Referring to FIG. 1, a computer 10 incorporates a central processing unit (CPU 12), a display 14, a mouse input 16 and a keyboard input 18, all of which are coupled by a bus system 20. A memory 22 includes various software procedures for operating computer 10 and among those is operating system 23, a display image generation procedure 24, a window creation procedure 26 and window contents lists 28. Further, an “add to” procedure 30 is stored in memory 22 and enables transfer of an item from a source window to a destination window, and more particularly, to an object within the destination window.
Display image generation procedure 24 constructs window images in accordance with the results of an application being executed by CPU 12, under control of operating system 23. Within image generation procedure 24 is a window creation procedure 26 which creates the necessary code to cause display 14 to manifest windows with included data items such as folders, documents, tool bars, etc., etc. Further, as each window is created by procedure 26, a window contents list 28 is created with necessary pointers to the actual data underlying the listed item.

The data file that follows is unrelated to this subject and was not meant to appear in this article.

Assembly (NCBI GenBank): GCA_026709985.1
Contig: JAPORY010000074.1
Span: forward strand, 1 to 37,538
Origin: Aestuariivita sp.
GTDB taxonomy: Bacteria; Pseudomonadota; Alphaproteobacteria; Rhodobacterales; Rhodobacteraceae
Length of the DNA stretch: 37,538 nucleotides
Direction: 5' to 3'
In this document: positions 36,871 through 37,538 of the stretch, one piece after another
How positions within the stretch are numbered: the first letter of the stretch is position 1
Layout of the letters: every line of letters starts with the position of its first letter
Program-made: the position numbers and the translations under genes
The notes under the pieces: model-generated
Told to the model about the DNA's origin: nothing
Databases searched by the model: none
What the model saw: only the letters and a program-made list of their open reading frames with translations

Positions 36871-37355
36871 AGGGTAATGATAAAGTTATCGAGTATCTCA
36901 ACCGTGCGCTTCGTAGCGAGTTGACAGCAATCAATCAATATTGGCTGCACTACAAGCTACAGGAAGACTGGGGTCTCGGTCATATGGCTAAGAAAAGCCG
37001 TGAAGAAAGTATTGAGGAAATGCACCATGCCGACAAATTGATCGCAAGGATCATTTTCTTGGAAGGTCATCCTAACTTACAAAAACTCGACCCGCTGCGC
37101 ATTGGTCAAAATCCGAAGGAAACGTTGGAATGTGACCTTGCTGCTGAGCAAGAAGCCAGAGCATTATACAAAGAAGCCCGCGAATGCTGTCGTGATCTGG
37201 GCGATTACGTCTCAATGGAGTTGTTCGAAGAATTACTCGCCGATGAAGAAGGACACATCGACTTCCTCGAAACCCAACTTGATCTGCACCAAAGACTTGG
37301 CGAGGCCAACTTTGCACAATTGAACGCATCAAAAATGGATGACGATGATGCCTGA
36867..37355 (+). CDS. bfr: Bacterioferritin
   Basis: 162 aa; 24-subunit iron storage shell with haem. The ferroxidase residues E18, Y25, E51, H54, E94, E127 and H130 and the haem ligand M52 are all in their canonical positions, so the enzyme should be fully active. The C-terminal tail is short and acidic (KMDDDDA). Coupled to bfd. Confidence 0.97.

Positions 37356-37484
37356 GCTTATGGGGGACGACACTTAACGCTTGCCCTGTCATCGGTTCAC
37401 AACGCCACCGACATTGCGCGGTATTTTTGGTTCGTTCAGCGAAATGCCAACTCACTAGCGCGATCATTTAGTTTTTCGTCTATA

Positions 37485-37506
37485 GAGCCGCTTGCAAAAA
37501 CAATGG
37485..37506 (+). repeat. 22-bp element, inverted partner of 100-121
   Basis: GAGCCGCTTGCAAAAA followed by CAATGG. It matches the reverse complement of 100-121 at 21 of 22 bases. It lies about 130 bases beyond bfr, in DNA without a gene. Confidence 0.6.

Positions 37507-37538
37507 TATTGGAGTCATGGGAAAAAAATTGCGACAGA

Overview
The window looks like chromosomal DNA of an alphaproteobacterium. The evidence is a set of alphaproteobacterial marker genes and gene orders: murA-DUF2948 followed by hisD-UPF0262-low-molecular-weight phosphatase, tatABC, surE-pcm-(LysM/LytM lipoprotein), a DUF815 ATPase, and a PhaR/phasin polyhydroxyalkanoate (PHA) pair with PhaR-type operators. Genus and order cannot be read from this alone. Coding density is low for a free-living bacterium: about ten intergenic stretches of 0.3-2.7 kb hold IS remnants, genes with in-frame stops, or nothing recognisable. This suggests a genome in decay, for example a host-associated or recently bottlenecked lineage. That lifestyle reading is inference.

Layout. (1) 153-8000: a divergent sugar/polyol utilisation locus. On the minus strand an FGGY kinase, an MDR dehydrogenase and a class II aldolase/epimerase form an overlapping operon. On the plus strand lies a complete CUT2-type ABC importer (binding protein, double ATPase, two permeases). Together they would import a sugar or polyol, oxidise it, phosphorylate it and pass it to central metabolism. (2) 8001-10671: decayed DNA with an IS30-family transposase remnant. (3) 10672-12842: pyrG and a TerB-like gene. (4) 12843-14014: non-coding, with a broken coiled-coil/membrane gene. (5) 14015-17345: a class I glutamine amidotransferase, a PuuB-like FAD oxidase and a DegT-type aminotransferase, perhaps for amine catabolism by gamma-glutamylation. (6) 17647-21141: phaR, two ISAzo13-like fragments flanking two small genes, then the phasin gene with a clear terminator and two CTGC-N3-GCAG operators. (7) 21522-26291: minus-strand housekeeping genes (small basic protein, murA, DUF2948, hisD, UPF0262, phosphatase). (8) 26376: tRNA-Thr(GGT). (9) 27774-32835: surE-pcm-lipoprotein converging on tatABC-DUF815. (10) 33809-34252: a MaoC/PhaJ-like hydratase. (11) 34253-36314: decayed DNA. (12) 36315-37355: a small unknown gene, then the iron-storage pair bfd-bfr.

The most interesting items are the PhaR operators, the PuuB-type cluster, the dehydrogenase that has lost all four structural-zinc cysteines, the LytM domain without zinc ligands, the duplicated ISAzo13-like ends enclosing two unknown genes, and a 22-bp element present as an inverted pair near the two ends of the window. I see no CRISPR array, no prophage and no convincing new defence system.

“Add to” procedure 30 enables a selected item from a list in one window to be associated with a listed destination item in another window, but does not employ a drag and drop procedure of the prior art. More particularly, instantiation of the add-to procedure causes an additional window/menu/button to be displayed with a listing of the possible destinations for the item to be moved. Upon selection of a listed destination, the item to be moved is associated with the selected destination (e.g. via a pointer or other associating data construct). In addition, display 14 alters its image by moving the item to be moved to the window containing the destination and displays the item in its new locale.
This action is illustrated in FIG. 2, where a window 100 includes two interior windows 102 and 104. Window 102 comprises a tree view of a plurality of folders and window 104 is a list view of three files. Assuming that it is desired to move file 2 to one of the folders in tree view window 102, the user, either by manipulation of a mouse or through use of up/down arrow keys, the tab key or an accelerator key to select file 2. That selection, in turn, causes a pop-up menu window 106 to appear. Window 106 provides plural options available to the user with respect to selected file 2. One of those options is an “add to” command that enables the movement of file 2 elsewhere within window 100 and, more particularly, to a location within tree view window 102.